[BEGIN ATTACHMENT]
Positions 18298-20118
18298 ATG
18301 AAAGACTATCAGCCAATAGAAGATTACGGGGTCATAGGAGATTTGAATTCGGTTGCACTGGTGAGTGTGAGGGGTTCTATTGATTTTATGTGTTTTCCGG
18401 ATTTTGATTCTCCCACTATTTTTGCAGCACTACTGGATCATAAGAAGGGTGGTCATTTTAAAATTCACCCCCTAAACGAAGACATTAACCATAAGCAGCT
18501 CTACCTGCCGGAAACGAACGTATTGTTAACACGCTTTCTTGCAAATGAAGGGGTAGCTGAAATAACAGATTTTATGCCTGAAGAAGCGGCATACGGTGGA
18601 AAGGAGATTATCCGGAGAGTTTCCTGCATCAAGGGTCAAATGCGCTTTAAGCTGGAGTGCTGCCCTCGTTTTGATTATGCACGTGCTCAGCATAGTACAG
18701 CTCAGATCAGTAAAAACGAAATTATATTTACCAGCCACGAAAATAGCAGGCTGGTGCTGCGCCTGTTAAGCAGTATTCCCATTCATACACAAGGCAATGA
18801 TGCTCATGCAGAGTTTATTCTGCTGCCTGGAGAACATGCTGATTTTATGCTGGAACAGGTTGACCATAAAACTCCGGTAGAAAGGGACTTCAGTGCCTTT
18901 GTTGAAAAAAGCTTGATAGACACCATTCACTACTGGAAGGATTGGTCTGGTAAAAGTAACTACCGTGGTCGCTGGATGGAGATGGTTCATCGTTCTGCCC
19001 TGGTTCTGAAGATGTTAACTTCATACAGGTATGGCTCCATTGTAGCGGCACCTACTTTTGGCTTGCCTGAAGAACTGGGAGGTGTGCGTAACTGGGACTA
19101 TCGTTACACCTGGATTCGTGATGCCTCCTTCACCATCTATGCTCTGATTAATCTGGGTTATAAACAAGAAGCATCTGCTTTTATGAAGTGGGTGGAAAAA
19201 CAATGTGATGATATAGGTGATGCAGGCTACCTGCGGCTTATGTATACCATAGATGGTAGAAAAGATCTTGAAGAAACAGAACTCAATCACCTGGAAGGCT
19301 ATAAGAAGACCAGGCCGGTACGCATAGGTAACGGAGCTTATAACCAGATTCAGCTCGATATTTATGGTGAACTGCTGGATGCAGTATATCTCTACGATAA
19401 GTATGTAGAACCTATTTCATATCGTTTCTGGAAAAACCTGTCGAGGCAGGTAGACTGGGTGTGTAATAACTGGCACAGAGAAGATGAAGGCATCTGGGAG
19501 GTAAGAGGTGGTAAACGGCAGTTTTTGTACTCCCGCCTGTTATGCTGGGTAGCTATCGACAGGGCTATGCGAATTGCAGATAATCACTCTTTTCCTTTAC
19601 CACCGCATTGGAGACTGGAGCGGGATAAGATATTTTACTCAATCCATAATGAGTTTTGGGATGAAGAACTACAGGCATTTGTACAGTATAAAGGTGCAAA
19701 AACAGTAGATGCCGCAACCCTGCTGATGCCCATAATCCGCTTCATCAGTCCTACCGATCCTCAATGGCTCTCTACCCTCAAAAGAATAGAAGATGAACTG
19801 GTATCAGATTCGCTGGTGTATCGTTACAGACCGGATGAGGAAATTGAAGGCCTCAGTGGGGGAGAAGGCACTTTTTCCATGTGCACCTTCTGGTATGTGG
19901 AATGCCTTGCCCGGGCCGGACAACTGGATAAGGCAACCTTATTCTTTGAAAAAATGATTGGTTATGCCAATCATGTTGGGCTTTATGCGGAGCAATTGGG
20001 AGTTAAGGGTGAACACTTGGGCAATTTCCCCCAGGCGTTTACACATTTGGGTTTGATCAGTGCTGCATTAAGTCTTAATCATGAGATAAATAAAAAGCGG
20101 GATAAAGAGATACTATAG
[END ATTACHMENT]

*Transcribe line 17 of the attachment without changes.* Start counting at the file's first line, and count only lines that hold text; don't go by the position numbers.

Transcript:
19701 AACAGTAGATGCCGCAACCCTGCTGATGCCCATAATCCGCTTCATCAGTCCTACCGATCCTCAATGGCTCTCTACCCTCAAAAGAATAGAAGATGAACTG